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Hong Kong's property market sees limited impact from China security law

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Early signs of any impact on the property market from Hong Kong's new security law have been muted with sales and home-price data barely flinching.

[HONG KONG] Early signs of any impact on the property market from Hong Kong's new security law have been muted with sales and home-price data barely flinching.

The law, which came into effect June 30, allows authorities investigating national security matters to freeze assets and seize property. That's sparked concern that Hong Kong, long one of Asia's premier financial cities, will become a less desirable place to live and work. Australia's government earlier this month advised its citizens against travelling there.

But property agents on the ground say the city's residential market, at least for now, has enough local support.

"Political events usually don't impact Hong Kong's residential market" much, said Sammy Po, the chief executive officer of Midland Realty International's home division. Low interest rates, limited supply and abundant capital have a more significant effect, he said.

Local-dollar deposits in Hong Kong increased 0.1 per cent to HK$6.90 trillion (S$1.24 trillion) in May from April, Hong Kong Monetary Authority data released last month show. Foreign-currency deposits declined 0.6 per cent during the same period.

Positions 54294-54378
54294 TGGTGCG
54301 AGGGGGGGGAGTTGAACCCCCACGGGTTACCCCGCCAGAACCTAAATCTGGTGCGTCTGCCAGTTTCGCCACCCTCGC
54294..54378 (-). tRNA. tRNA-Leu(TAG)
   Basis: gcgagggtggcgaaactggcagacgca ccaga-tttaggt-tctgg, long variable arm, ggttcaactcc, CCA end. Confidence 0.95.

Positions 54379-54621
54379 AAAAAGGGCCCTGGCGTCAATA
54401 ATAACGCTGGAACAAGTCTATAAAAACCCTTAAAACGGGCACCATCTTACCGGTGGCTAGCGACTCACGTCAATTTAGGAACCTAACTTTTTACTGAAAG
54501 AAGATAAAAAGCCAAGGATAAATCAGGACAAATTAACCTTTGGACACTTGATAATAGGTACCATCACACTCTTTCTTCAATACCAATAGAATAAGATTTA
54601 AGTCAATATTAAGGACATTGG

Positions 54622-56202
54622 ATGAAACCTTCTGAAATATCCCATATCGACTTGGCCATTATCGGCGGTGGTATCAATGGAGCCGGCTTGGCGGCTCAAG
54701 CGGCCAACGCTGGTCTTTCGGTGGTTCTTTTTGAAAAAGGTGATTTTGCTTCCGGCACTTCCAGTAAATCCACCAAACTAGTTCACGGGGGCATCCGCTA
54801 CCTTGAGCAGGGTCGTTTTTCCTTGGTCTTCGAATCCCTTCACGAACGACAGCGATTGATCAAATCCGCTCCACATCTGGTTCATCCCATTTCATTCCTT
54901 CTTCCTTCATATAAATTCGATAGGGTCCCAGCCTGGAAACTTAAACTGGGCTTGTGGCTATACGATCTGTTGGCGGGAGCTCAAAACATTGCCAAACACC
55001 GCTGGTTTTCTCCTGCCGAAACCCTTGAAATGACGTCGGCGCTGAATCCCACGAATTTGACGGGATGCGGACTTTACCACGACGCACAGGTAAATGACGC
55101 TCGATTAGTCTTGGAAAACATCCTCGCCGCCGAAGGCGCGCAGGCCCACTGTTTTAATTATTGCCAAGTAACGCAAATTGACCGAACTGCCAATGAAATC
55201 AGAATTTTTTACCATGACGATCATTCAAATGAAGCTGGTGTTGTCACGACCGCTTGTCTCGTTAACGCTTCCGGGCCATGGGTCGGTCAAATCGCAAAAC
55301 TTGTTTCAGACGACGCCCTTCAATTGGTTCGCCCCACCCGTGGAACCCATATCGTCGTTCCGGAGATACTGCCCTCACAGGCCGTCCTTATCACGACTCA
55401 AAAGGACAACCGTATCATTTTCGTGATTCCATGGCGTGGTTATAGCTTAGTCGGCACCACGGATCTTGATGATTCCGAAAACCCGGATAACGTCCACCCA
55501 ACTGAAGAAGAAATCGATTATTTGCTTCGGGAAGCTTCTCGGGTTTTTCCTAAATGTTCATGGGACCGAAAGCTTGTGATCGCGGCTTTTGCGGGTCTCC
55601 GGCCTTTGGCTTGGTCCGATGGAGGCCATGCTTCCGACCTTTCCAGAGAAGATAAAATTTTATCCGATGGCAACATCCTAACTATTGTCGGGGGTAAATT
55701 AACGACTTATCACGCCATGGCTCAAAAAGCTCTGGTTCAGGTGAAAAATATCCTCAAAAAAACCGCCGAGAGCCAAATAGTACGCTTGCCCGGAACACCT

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"Pent-up demand remains strong. Those staying in Hong Kong still have a housing need," Mr Po said.

Data do seem to bear out those sentiments. Weekend sales of existing apartments dipped in May as large-scale demonstrations protesting China's planned imposition of the security law erupted, but picked up again in June.

Similarly, secondary home prices have landed broadly in the same territory. Home values rose 1.04 per cent in the week ended June 12 from a week earlier, the biggest increase in a month, data released Friday by Centaline show.

While the luxury end of the market may feel the pinch in the short term, with some sellers offering discounts of about 10 per cent, longer-term buyers will prioritise stability and the ability to turn a profit, according to Howard Chu, a senior sales manager at Midland who oversees prestige homes.

"The most important thing for Hong Kong is its stability and continued success," said Nick Loup, group vice-chairman at Chelsfield Group, a London-based property developer and investor with around US$5.50 billion in assets under management. "One of the reasons it's always been successful is the high level of transparency, the excellent legal system and the rule of law."

Mr Loup said the new security regulations could restore the city's stability, adding that Chelsfield is interested in investing in properties valued at between HK$300 million and HK$5 billion.

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